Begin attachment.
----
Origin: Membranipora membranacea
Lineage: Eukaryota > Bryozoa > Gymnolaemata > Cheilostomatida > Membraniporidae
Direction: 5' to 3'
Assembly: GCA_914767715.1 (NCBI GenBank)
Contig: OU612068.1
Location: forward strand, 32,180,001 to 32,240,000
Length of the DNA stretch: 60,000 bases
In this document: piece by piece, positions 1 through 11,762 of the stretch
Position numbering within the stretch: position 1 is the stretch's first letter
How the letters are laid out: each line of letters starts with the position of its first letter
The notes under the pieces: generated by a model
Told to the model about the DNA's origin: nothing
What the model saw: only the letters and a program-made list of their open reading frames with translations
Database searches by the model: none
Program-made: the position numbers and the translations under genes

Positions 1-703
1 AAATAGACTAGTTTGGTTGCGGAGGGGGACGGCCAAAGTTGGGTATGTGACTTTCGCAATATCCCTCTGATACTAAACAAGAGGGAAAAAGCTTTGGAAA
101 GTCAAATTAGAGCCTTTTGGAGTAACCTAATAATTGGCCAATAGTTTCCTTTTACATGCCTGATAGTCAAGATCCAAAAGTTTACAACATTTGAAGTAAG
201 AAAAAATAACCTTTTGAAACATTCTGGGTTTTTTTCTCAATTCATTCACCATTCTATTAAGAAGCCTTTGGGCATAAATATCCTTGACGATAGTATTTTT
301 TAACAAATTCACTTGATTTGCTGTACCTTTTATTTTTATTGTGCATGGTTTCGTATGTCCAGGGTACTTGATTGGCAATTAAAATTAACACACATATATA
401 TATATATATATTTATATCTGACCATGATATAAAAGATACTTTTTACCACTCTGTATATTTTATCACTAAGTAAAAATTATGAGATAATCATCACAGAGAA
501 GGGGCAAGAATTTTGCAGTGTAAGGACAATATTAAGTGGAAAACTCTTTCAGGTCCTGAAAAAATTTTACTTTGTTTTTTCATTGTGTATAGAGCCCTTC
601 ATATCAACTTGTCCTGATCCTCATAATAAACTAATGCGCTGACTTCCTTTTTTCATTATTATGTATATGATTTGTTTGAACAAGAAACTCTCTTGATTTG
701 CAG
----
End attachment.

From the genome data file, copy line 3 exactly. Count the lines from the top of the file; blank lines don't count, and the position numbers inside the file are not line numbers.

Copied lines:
Direction: 5' to 3'